Brookfield’s DTLA share price nears delisting threshold
Stock dropped 36% in last week to close at $1.73 on Monday
The share price of Brookfield’s Downtown L.A. office fund dropped to a new low of $1.73 on Monday afternoon, putting it within striking distance of the New York Stock Exchange’s $1 listing requirement.
Brookfield DTLA Fund Office Trust Investor, which owns 7.6 million square feet of office space across six towers in Downtown L.A., has suffered major losses over the last year, as vacancy rates across the buildings has remained stubbornly high and Brookfield has admitted it defaulted on $785 million worth of loans connected to two properties.
But Monday marked the first time the entity closed below $2 a share, a 22 percent drop compared to the close of trading on Friday.
The NYSE will initiate a delisting process if an entity’s share price crosses the $1 per share threshold and trades below $1 for 30 consecutive days, or if it has an average market cap of less than $15 million over a consecutive 30-day period.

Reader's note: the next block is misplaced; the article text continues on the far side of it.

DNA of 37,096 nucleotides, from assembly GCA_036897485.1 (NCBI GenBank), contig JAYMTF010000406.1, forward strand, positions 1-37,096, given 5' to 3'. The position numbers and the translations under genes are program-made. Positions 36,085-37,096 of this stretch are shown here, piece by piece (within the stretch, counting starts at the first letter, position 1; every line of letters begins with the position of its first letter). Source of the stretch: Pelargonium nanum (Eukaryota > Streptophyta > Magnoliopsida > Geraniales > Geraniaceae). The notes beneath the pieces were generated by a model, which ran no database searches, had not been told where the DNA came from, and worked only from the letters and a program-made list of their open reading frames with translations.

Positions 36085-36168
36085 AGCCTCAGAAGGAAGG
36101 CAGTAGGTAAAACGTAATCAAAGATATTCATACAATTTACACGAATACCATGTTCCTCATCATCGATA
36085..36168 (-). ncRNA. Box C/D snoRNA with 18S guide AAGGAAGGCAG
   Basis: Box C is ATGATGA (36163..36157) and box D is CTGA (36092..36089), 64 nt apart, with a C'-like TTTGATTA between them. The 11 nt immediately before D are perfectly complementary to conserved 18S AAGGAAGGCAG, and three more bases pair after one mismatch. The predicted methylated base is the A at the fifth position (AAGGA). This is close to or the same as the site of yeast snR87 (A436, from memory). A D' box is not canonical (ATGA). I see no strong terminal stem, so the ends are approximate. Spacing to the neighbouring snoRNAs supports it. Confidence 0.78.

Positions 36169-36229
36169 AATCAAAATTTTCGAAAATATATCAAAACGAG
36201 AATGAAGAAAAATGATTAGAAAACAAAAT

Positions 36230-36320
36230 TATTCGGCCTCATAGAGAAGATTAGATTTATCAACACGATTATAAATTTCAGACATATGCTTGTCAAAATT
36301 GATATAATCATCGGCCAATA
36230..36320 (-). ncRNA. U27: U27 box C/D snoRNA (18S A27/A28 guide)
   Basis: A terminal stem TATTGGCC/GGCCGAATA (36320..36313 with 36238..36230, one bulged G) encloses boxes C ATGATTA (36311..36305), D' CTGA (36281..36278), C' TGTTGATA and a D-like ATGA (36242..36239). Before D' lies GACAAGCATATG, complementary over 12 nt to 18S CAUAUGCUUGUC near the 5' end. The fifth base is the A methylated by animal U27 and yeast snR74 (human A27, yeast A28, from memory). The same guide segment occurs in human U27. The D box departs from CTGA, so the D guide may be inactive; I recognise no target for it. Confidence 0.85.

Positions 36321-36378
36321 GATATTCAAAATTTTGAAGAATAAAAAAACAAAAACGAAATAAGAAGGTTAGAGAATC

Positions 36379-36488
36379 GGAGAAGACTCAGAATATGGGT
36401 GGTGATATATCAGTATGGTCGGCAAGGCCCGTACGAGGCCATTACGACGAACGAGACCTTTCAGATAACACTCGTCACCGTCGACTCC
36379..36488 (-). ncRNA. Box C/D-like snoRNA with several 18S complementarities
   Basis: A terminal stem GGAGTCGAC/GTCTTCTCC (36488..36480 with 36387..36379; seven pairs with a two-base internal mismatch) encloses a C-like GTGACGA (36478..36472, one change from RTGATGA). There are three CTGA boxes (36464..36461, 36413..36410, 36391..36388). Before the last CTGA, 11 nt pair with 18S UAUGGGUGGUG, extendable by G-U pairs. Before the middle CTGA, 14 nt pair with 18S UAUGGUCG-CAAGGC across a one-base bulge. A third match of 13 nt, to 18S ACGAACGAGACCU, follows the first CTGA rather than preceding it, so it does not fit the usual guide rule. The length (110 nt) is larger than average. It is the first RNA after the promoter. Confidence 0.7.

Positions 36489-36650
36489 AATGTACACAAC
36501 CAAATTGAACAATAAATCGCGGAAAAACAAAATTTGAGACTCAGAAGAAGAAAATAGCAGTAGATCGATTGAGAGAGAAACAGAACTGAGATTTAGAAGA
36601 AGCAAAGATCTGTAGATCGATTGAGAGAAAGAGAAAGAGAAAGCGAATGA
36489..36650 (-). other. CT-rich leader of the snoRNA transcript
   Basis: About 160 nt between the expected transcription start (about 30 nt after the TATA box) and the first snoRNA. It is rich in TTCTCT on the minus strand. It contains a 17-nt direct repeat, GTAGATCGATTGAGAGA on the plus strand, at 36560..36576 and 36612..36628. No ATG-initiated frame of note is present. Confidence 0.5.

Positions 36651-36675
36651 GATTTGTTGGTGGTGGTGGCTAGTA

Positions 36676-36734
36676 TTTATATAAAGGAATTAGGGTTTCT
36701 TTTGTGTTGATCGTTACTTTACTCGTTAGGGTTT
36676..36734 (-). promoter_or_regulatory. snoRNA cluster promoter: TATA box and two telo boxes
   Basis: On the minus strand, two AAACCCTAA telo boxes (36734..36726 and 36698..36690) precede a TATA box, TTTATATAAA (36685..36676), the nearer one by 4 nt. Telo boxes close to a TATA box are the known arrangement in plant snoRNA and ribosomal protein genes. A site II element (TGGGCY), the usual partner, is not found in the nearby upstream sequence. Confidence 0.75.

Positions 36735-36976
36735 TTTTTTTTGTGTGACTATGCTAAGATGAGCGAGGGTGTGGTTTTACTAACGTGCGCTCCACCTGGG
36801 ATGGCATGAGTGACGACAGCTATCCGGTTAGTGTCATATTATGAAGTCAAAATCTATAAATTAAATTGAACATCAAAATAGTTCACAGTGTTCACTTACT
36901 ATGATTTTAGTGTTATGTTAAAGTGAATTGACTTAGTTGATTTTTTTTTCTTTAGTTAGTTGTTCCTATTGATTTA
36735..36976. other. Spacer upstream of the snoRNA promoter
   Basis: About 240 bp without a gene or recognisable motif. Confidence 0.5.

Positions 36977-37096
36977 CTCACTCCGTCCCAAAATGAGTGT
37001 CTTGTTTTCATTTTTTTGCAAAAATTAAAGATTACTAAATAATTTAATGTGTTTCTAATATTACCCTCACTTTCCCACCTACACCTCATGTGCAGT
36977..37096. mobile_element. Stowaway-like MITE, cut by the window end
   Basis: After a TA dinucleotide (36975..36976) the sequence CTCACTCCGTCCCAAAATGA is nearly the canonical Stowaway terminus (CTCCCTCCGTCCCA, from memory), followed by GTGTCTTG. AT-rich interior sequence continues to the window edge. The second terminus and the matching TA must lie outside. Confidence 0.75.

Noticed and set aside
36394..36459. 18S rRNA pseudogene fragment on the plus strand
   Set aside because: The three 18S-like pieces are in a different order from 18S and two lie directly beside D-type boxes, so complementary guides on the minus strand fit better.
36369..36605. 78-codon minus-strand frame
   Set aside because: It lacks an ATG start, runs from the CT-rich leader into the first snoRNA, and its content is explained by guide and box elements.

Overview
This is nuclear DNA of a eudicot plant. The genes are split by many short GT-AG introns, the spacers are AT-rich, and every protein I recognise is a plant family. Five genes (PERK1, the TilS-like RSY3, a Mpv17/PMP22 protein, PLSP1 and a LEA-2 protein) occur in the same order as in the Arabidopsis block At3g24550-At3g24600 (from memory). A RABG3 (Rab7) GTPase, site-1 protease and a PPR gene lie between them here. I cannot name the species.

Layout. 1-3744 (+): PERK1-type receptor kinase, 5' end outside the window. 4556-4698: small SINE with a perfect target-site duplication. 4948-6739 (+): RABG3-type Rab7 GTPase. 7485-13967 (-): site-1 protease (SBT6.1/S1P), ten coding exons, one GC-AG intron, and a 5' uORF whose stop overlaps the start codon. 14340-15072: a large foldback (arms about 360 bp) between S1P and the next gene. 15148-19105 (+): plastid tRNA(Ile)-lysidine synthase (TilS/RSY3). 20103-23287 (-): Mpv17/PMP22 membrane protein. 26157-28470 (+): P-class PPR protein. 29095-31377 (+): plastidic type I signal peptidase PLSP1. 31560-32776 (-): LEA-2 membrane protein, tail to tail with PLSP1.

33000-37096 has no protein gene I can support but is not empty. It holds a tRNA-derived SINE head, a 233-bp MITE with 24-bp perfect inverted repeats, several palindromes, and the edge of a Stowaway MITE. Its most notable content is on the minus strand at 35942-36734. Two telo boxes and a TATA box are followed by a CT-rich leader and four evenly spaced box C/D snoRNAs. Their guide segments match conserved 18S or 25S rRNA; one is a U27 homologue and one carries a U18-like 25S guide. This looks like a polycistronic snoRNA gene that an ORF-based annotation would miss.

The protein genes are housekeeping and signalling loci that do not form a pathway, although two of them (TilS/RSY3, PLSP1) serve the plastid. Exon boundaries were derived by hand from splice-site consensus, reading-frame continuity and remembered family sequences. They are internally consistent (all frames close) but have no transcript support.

The entity currently has a market cap of $16.8 million — also teetering close to NYSE’s minimum requirement — a roughly 27 percent decrease compared to its market cap a month ago.
Shareholders have already lost big on the fund.
Angelo Gordon, the Los Angeles-based real estate investment firm and the second-largest shareholder in the Brookfield entity, shed about 328,000 shares between Feb. 13 and March 2, according to filings with the Securities & Exchange Commission.
At its highest on Feb. 28, the Brookfield entity was trading at about $3.30 a share, meaning Angelo Gordon could have sold the shares at a maximum of $1.08 million.
Angelo Gordon bought 874,000 shares in September 2019, when the entity’s stock price was at about $20 a share, SEC filings show.
Those 328,000 shares were worth about $6.7 million at the time.
The entity’s stock price has deteriorated since the firm disclosed its defaults on the 1 million-square-foot tower at 777 South Figueroa Street and the 1.3 million-square-foot Gas Company Tower at 555 West 5th Street.
“An event of default” occurred on both loans last month, a Brookfield subsidiary disclosed, adding “lenders may exercise their remedies,” which include foreclosure.